I’ve been in Korea just over two months.
Here are some things about Korea:
- Alcohol is cheap
- Groceries are expensive.
- Fruit and vegetable vendors on the street reward loyalty.
- Plungers have handles.
- Brooms are very short.
- There’s a melon here that looks like a small, striped pumpkin on the outside and a pale cucumber on the inside. It tastes like a melon.
- Outdoor shoes/indoor sandals = great system.
- My school has a tiny aquatic turtle and he is a beautiful genius.
- Online banking has crazy security measures, and yet the browser of choice is Internet Explorer.
- A “cash card” is an ATM card. It can only be used to withdraw or deposit at an ATM. A “check card” is a debit card which can be used in stores and such. Your bank book is actually important in Korea. It’s your main banking document and you can withdraw or deposit money at the bank’s ATM with it.
- Korean barbecue is delicious and fantastic. It’s the only place I eat kimchi (because I can grill it).
- Salty snacks are hard to come by. The movie theatre only has sweet popcorn. The chocolate flavour is sweet. The garlic flavour is sweet. The movie theatre has fresh cut potato chips. Deep-fried while you wait. I got some. They were sweet. Just covered in sugar. Buy garlic bread at the bakery. It’s sweet. The only pretzels I can find at my local grocery store are sweet. Things are sweet here is what I’m trying to say.
- Asparagus is rare and expensive. It costs a little over a dollar per stalk.
- Pork is the cheapest meat.
- Oreo O’s cereal doesn’t even taste like Oreos. Although…
- Oreos taste different over here.
- The baseball teams are named after corporations instead of cities. During a Kia Tigers game, they had to replace the pitcher, so they drove the replacement pitcher to the mound in a new Kia automobile.
- LG makes my fridge and my microwave and my toothpaste. The toothpaste cap just squeezes off instead of twisting off.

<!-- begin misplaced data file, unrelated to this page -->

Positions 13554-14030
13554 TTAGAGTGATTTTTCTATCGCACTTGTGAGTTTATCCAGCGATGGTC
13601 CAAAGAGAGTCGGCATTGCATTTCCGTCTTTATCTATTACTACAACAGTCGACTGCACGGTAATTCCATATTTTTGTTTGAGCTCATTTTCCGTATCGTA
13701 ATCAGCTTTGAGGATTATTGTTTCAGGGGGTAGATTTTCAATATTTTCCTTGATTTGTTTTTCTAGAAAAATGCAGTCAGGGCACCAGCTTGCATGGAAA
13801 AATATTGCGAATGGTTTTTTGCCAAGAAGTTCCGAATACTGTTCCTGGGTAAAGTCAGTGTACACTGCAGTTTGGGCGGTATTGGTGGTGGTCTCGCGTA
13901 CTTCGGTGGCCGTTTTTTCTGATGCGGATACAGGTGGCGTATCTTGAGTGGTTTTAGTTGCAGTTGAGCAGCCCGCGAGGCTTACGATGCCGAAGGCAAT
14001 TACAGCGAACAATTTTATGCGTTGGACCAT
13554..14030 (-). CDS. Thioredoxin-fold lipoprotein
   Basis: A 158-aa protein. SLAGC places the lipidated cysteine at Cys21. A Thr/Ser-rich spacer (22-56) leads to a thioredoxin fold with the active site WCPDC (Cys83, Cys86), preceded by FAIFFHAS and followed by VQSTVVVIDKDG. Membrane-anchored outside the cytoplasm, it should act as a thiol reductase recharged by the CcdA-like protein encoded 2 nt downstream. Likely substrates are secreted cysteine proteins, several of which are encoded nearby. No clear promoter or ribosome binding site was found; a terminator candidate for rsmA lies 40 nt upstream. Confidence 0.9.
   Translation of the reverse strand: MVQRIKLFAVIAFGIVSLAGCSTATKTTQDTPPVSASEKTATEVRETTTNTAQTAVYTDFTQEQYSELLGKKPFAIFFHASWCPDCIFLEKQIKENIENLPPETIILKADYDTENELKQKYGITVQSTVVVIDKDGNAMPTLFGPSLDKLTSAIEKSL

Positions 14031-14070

- Volleyball hurts if you suck at it.
- Summer is humid and hot.
- Korean weddings are very short (about 20 minutes) and held in wedding halls, where a bunch of other weddings are also going on. At the wedding Laura and I went to, guests could get food at a huge buffet that was used by the guests of every wedding in the building.
- The kids were initially fascinated by my height, large nose and large eyes. They remain fascinated by my arm hair and beard hair. They rub my arm whenever I get too close, and some of them will say, “Monkey!” which gets old quick.
- This macaroon (on the cover of one of my students’ English notebooks), upon being unexpectedly gifted with sentience, is grappling with deep questions and finding God.
At the start of every class, I tell the students how I am. “I’m happy because I’m reading a good book,” I’ll scrawl on the board. Or “I’m sad because Korea didn’t win against Russia.”
Then, I’ll ask the students how they are. About four students per class will tell me how they’re doing and I’ll write their sentence on the board. The students will often need help from my Korean co-teachers in translating their sentences.
Some examples of the usual:
"I’m happy because today is Friday."
"I’m happy because today we have P.E."
"I’m happy because I played computer games yesterday."
"I’m happy because today is sunny and cool."
Today, one grade six girl’s sentence was, “I’m angry because Monday is Hell’s gate.” She didn’t need much help translating that. She had “Monday” and “Hell’s gate” ready. She just needed to put an “is” in there.
Another grade six girl in the same class said, “I’m treacherous because I tormented some enemies on Wednesday.” She first went with “I’m evil,” but decided “I’m treacherous” was more suitable.
Here are some more of the sentences my students have come up with:
"I’m angry because using an umbrella is very hard with a broken arm."
"I’m not good because there’s a bad smell."
"I’m angry because yesterday my sister bit me."
"I’m good because Vince Teacher is very VERY handsome."
"I’m hurt because my sister kicked me in the mouth."
"I’m happy because I’m pretty and cute."
I am part of a monthly Harry Potter book club that meets at my friend Mary’s place. It’s pretty awesome. Here’s Mary on the subject: